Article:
Midge On Gib

In a career spanning five decades, there is little doubt that one of Midge Ure’s tracks will have touched the lives of many Gibraltarians, from his early, raw sounds, to his embracing of synthesizer technology in its infancy, to the polished sound of Ultravox, to being a solo artist, and his work with Band Aid. He’s now revisited some of his compositions with his latest release, Orchestrated.

Many will also remember his visit to Gibraltar last year for MTV Gibraltar Calling. We started by asking him about his time on the Rock.

MU: We had a glorious time I have to say. It was my first time in Gibraltar. I think we stayed in the same hotel that John and Yoko got married in. And it’s lovely doing those things, because there aren’t many places left that you actually haven’t gone and played before. So being there was fantastic … I mean I don’t know how people stand the heat! I’m a Scot through and through, so I’m not used to the sunshine. And the event itself was really good – beautifully placed right down there beside the water, it was just incredible.

Your latest album is Orchestrated and it would appear to be a bit of a labour of love for you.

MU: Oh yeah

What motivated you to revisit some of your work?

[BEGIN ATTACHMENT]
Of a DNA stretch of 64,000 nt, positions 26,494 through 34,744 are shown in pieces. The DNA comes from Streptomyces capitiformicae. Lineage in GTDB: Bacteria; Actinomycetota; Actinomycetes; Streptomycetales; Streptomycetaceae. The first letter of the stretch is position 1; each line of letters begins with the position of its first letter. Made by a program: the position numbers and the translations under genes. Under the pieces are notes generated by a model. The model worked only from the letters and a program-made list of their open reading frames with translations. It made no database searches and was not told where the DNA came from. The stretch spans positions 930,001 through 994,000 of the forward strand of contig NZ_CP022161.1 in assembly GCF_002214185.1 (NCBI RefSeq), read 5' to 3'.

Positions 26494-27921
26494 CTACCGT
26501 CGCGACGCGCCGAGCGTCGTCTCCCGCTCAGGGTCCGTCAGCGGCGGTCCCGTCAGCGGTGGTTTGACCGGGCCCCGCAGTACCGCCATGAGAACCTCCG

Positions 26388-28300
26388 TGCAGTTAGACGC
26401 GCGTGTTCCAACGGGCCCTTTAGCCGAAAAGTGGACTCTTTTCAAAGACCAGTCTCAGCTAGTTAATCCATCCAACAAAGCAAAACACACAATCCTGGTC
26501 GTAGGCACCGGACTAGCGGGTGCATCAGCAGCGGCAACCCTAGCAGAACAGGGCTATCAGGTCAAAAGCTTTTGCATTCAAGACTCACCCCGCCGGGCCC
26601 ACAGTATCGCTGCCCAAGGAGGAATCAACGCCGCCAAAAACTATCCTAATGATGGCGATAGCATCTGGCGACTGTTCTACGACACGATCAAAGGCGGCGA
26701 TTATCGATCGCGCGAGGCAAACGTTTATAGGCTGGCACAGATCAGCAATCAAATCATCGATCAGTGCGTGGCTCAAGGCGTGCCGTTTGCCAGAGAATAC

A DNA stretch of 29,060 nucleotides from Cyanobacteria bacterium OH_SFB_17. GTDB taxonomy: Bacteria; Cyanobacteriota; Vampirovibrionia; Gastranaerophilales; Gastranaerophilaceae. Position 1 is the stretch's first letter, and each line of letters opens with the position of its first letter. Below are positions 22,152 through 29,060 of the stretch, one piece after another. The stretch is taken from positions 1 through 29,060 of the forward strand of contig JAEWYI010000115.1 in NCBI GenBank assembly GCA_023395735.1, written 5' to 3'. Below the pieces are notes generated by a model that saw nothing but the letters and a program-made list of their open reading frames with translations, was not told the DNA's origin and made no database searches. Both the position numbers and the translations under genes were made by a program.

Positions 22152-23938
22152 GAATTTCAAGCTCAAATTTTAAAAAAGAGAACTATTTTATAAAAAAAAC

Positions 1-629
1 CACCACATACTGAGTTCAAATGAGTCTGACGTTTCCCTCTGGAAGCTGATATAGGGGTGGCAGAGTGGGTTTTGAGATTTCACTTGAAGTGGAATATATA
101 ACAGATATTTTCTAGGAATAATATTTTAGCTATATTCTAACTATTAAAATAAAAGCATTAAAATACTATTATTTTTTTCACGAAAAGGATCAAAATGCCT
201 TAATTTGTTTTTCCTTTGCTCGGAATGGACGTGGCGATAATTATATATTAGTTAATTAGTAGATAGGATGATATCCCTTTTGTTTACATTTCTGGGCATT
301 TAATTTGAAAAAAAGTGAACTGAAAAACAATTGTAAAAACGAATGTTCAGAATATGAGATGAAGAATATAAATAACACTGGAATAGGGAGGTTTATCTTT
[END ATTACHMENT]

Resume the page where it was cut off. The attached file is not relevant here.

MU: Well it’s not that often you’re asked to perform with an orchestra. I mean over the past few years it’s become a more regular thing, but in the early part of your career rarely do you get the opportunity, so for the past few years every time I’ve been asked to perform or tour when an orchestra is involved, the moment I play one of my songs – an Ultravox song, a solo song, or whatever – the kind of things I write just come to life with the orchestra. The melodies I use, the structure … it’s very emotive, very cinematic when I record them. But then when you do it with an orchestra, all of those things are magnified. All of a sudden, the atmosphere, the textures … so it just became very apparent that when I did one of these things – and I did one weirdly in Glasgow a few years back at the opening of the Ryder Cup where I performed Vienna and it just went viral. People were just raving about how this thing sounded and how magnificent it was. So it got me thinking, ‘if those sound good, what would some of the others?’ … not necessarily the commercial hits, but some of what I would think were the more interesting pieces of music – how would they translate? I set about finding someone who could “speak orchestra”, because I certainly don’t. I needed someone who understood what I do as a rock/pop musician and someone who understood orchestration. Once I found this guy, Ty Unwin, we set about this ominous task of trying to do this. We ended up spending eighteen months making sure we got the arrangements and production absolutely right, so we were 100% satisfied with it. So, yes, it was a labour of love.

Would you say your career has gone full circle, given your varied use of instrumentation in the past?